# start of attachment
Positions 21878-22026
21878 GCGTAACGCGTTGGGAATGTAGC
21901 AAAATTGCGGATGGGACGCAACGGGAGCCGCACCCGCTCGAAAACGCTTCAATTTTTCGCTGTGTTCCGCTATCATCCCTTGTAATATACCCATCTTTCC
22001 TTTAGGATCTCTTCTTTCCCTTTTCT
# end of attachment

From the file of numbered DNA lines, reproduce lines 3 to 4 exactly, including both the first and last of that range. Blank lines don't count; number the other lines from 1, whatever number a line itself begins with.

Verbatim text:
21901 AAAATTGCGGATGGGACGCAACGGGAGCCGCACCCGCTCGAAAACGCTTCAATTTTTCGCTGTGTTCCGCTATCATCCCTTGTAATATACCCATCTTTCC
22001 TTTAGGATCTCTTCTTTCCCTTTTCT